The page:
Perry Strahl (Jan 2020)

The smiling Dr. Strahl at home in his element.  Photo: Sammi Weiss (‘23)

Regardless of where the new teachers came from, or how they got here, all agree that they have found comfort within the walls of SDJA. This can only happen in a school like SDJA; not the school, the family. 

 

If the Lockdown Had Been Real 

Gun violence continues to menace schools and communities nationwide

By Rosie Alchalel (‘21) and Kayla Swartzberg (‘21)

Gaby Wellman - Gun Illustration (December 2019)

Illustration by Gaby Wellman (’20)

“16 seconds is all it takes for a 16-year-old boy in Saugus High School to take a .45 handgun and shoot five of his fellow classmates,” Rabbi Frank somberly remarked at an SDJA high school Kabbalat Shabbat on November 15.

In the crowd, students barely seemed surprised because school shootings have become commonplace in the United States. Since the Columbine High School shooting in 1999, an estimated 223,000 students have experienced school shootings. Although these numbers may seem unfathomable, an accidental code-red lockdown at SDJA on November 7th reminded everyone that a school shooting is not inconceivable.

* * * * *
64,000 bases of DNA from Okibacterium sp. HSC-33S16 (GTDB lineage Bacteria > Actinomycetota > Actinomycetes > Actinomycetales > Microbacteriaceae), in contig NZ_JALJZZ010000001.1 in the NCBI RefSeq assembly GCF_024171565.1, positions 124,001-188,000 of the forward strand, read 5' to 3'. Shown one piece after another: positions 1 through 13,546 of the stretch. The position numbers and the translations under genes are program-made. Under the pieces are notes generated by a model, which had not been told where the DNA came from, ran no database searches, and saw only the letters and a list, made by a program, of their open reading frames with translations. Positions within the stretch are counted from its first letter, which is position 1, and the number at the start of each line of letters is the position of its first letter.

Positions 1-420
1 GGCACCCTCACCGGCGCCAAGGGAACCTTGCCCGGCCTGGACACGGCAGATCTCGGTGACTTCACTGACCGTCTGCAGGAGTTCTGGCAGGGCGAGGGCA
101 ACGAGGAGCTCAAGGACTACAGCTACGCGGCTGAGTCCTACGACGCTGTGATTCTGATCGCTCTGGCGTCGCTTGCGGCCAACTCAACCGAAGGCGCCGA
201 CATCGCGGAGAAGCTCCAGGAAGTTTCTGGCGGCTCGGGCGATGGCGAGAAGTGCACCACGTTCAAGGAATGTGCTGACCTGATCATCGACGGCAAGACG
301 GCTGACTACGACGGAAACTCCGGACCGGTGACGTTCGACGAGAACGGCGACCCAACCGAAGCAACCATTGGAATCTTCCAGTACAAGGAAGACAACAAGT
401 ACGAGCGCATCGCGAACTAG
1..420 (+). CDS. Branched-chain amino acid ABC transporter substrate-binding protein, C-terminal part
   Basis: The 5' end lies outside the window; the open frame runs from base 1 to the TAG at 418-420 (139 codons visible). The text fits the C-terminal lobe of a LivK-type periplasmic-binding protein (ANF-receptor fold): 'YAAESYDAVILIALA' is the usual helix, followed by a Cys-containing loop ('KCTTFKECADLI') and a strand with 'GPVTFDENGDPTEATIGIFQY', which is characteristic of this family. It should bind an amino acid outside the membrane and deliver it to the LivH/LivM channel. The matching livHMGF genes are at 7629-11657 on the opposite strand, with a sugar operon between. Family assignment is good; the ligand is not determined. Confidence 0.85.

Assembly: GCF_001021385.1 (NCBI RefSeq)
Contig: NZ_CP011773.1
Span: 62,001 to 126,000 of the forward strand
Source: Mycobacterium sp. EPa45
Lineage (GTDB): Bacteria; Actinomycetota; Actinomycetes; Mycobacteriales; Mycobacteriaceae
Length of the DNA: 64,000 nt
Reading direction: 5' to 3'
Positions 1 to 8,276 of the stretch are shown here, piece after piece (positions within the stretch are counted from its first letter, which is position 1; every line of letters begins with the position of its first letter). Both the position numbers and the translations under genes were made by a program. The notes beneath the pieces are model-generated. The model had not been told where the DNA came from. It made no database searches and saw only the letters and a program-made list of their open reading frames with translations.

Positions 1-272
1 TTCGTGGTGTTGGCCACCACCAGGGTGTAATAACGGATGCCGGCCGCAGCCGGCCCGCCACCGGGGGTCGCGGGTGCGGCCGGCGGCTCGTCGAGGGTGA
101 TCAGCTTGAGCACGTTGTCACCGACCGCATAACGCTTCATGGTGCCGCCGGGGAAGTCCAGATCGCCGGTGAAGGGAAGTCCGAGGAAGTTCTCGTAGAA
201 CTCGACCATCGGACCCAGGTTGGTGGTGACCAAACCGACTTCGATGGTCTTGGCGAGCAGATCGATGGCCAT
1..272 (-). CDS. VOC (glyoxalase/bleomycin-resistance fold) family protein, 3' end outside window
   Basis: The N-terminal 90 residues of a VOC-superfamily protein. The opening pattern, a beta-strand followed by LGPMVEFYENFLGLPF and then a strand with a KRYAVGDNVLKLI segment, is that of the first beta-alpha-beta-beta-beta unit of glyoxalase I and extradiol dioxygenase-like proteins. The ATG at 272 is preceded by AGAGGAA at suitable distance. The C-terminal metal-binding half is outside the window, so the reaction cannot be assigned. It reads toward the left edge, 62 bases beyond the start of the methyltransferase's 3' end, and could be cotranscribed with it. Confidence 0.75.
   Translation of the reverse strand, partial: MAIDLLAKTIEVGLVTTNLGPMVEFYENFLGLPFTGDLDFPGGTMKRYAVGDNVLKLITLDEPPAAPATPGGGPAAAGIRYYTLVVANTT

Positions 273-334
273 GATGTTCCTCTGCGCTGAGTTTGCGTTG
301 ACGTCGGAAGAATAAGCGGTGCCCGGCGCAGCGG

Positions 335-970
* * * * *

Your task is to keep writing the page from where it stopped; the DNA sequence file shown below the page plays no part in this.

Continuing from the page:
“I was kind of prepared because I had done lockdown drills at my old school,” Sivan Gabai (‘23) explains, “But when I got inside everyone else was very serious about it so I didn’t know if it was real or fake.” 

Thankfully, Ken Freshwater, Director of Security and Safety, soon realized that the alarm, which initiated the lockdown, was triggered by accident—no actual threat was present at the school. 

This isn’t the first time both faculty and students dealt with the repercussions of gun violence. Just two years ago, they initiated a walk-out on campus after the infamous shooting at Stoneman Douglas High School in Parkland, Florida that claimed 17 lives.

Walkout

SDJA students show solidarity with victims of gun violence during the SDJA walkout in March, 2018
Photo by Elizabeth Nebo